After defining the Wicked Problem with the community at the kick-off event, we are narrowing down the scope for the project. With completion of the project scheduled for end of February 2021 we have limited time and resources, so in order to achieve the most useful results, the community members we had met, were consulted for their input on what the scope should look like. We want a scope that leads to a project that the community would get the most value from.
While the scope was being shaped, I could begin working on understanding the inherited past. Masterton Library and the Wairarapa Archive were the best resources for developing a picture of the past. Understanding our history is an important step of the transition engineering process, but it is also fun!
While the archives are incredible resources, it is important to remember that what is recorded of our history is through a certain perspective. That perspective is (mostly) Pakeha, male, and upper-middle class. Photographs were only taken of what this group of people thought was extraordinary. And on top of that, photography indoors in the cold winter evenings was almost impossible due to lack of lighting. Still, talking to the historians and looking at these images, I can start to paint the picture of how the essential need was met.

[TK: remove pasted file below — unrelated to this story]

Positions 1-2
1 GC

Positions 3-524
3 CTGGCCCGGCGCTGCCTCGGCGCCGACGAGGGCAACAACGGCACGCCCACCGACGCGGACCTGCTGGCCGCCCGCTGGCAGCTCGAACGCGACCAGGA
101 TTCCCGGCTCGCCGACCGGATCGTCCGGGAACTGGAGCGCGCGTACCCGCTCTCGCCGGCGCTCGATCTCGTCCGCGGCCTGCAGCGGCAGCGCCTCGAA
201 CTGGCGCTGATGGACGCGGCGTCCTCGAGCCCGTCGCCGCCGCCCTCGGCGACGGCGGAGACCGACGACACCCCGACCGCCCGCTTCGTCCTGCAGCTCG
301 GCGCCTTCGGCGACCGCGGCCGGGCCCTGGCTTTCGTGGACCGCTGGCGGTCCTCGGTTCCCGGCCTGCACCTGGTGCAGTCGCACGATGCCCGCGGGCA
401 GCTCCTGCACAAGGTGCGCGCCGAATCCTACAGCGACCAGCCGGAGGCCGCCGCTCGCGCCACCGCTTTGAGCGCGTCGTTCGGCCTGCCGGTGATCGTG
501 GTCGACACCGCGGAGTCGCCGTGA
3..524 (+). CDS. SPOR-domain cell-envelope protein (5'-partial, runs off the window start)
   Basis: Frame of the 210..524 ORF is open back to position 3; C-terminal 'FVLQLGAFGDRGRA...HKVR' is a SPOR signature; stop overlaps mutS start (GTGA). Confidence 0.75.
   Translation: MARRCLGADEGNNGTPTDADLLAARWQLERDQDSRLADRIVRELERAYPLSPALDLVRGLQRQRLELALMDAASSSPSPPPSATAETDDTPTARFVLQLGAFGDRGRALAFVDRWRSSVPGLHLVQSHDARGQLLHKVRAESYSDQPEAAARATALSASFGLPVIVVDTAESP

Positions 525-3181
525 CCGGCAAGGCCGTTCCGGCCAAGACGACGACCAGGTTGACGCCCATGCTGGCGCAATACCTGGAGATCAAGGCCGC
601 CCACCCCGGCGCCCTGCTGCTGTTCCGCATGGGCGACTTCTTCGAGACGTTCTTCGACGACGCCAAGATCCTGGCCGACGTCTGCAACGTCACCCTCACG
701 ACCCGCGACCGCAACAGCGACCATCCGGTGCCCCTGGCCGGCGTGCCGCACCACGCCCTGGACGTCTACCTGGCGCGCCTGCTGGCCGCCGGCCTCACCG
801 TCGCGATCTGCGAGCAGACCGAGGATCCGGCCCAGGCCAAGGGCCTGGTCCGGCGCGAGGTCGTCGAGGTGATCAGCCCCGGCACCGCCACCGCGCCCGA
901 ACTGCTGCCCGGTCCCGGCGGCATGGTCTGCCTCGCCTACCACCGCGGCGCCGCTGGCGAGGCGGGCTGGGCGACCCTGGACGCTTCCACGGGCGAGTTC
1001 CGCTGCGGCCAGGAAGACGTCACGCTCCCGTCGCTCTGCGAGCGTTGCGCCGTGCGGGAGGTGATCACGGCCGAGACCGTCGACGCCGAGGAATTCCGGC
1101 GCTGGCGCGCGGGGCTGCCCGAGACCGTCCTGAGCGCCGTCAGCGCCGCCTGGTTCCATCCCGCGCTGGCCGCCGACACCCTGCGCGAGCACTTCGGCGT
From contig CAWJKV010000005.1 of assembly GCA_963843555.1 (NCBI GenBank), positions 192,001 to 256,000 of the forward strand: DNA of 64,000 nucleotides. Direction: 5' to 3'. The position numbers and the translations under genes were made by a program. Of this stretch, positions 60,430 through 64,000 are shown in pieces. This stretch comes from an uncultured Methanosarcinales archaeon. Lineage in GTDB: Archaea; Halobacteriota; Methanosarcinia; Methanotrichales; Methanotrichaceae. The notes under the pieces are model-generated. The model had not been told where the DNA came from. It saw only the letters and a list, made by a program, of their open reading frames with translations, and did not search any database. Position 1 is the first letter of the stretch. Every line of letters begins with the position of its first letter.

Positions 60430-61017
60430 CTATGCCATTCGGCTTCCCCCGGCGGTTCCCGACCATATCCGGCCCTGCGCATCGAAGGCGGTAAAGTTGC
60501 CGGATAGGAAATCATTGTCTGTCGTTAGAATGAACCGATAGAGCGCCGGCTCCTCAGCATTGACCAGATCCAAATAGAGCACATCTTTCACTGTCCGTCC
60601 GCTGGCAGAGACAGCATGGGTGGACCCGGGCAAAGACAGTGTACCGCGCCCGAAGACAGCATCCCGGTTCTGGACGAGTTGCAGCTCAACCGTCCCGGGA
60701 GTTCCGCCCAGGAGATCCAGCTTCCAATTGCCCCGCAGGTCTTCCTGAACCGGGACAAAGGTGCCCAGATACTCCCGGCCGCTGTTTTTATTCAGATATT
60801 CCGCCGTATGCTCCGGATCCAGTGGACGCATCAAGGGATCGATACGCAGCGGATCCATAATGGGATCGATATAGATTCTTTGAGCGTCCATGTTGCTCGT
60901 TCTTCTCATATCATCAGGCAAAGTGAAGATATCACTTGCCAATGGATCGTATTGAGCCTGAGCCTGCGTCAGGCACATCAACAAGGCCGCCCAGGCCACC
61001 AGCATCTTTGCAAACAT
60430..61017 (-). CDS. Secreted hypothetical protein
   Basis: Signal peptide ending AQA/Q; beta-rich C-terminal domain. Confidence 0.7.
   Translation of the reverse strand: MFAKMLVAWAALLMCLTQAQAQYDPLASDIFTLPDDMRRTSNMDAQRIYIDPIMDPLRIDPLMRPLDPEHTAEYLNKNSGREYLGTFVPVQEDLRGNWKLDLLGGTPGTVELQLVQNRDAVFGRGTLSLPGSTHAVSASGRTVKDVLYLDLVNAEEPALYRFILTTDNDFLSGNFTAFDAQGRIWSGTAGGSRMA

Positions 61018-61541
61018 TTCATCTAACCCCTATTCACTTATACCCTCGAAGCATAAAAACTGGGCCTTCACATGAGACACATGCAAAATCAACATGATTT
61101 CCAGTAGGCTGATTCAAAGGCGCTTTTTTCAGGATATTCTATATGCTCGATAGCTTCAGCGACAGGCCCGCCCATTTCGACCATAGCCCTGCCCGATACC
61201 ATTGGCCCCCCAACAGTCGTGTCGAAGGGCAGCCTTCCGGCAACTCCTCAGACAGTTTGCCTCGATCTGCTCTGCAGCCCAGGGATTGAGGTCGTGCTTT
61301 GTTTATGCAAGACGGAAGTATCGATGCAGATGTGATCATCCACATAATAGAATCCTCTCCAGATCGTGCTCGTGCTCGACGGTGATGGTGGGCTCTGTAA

Aside from my project, this week was a big week in the Transition Engineering world. The Convergence for a Carbon Transition Conference was held on Thursday 26th November. This was a No-Fly conference held in several locations across the country and online. At the Wellington location, I met with many likeminded people who want to get down to working on the problem.
On Wednesday, I was interviewed on RNZ about my experience as an Engineering Student emerging into the world of Climate Emergency, to promote the Carbon Convergence. You can listen to that here –https://www.rnz.co.nz/national/programmes/ninetonoon/audio/2018774293/transition-engineering-conference-susan-krumdieck
Image from Masterton library – The annual wood chop